What’s a break cost?
The “break cost” or “break fee” of a loan is a fee some lenders may charge people who want to end their fixed-rate loan before the end of the fixed-rate term in the contract. This fee is in addition to other costs that can be charged when paying out a loan, and does not typically apply to other types of loans, such as variable-rate loans.
If you break the term of your contract, the break fee is designed to compensate the financial institution for any loss of profit it suffers as a result.
The break fee amount typically varies between customers, as it is calculated according to the conditions of a customer’s loan (see below). When you enter into a home loan with a fixed-rate term (commonly three or five years), the rate of interest that you are charged is typically calculated based on the lending institution’s prediction of the likely interest rate movements over the course of that term. If the lender believes that interest rates will decrease over the length of the lending term, the fixed rate that you pay may be slightly lower than it would otherwise be. If the lending institution believes that interest rates are on the way up, the fixed rate that you pay will likely be slightly higher than it would otherwise be.
How are break costs calculated?
It can be complex, but generally the break costs you’re asked to pay will be based on three main factors of a fixed-rate loan:
- What interest rate you locked into, compared to the current market interest rate.
- What length of time remains on your fixed-rate term.
- The loan amount you initially borrowed.
The Australian Securities and Investments Commission (ASIC) advises on its MoneySmart website that as a general rule, “the more interest rates have come down since you took on the fixed rate loan, the higher the break fee will be”.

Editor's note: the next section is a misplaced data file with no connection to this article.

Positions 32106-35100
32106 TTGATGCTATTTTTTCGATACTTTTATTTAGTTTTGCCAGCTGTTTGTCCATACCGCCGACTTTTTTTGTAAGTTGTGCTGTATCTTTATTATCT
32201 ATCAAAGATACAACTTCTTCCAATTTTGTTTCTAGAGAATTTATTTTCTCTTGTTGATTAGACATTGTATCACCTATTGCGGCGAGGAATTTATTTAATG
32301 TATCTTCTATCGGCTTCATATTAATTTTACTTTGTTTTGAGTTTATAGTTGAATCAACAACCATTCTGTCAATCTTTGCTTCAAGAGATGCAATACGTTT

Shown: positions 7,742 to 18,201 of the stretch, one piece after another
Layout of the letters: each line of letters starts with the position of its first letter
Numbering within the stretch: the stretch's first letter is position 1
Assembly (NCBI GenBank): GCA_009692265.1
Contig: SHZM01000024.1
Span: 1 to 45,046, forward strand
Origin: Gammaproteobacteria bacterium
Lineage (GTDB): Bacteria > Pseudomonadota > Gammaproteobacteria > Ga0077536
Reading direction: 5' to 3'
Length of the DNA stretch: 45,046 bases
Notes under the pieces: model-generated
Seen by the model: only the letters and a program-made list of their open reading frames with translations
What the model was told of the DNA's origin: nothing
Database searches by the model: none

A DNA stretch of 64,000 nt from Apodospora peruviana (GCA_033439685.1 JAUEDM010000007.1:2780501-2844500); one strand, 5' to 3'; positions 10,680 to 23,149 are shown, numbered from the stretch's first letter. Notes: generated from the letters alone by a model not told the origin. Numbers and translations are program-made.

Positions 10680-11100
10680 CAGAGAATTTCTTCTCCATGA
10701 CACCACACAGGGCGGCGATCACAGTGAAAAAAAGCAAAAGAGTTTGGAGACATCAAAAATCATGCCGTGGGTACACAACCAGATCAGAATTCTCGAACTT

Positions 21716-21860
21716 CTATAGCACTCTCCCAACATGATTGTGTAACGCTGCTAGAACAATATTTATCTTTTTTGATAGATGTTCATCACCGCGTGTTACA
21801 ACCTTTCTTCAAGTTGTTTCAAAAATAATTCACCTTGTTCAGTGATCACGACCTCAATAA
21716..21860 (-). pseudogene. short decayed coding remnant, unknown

Why do break costs matter?
There are many reasons why people have to break the term of their fixed-rate loans, including:
- Trading up to a bigger, better house as your family grows
- Selling to go overseas
- Moving interstate with your job
- Refinancing to a cheaper mortgage
- A change in your financial circumstances, e.g. divorce
- Accepting a lucrative offer from someone hoping to buy your house.
It’s a good idea to be aware of the costs associated with breaking your fixed-rate loan terms, to avoid a nasty – and potentially expensive – surprise when it comes time to settle the loan.
Can I avoid break costs?
That comes down to the type and conditions of the loan you decide to take out in the first place.
It could be a good idea to ask yourself how long you intend to own the property for – will you move or refinance before the end of the fixed rate term you’re considering? If there is a chance that the answer is yes, it could be wise to ask your bank what break fees are associated with their home loan products, and to take this into serious consideration when choosing your loan.
It may also pay to compare a different type of loan, which, for example, may have a slightly higher interest rate but lower break fees, to see if that option would work out cheaper if you decide to repay it early.
It’s worth noting that “break fees” are different to an “exit” fee, which only apply to some loans that were signed before 1 July, 2011, which is when they were banned by law. The MoneySmart website states that these fees are also called “early termination”, “deferred establishment”, “deferred application” or “early discharge” fees.
“Credit providers are not permitted to use exit fees to discourage you from switching your loan or to punish you for doing so,” the website states.
If you’re currently considering a home loan, the comparison table below displays some of the variable rate home loans on our database with links to lenders’ websites that are available for first home buyers. This table is sorted by Star Rating (highest to lowest), followed by comparison rate (lowest-highest). Products shown are principal and interest home loans available for a loan amount of $350K in NSW with an LVR of 80% of the property value and that offer an offset account. Before committing to a particular home loan product, check upfront with your lender and read the applicable loan documentation to confirm whether the terms of the loan meet your needs and repayment capacity. Use Canstar’s home loan selector to view a wider range of home loan products.
*Comparison rate based on loan amount of $150,000 and a term of 25 years. Read the Comparison Rate Warning
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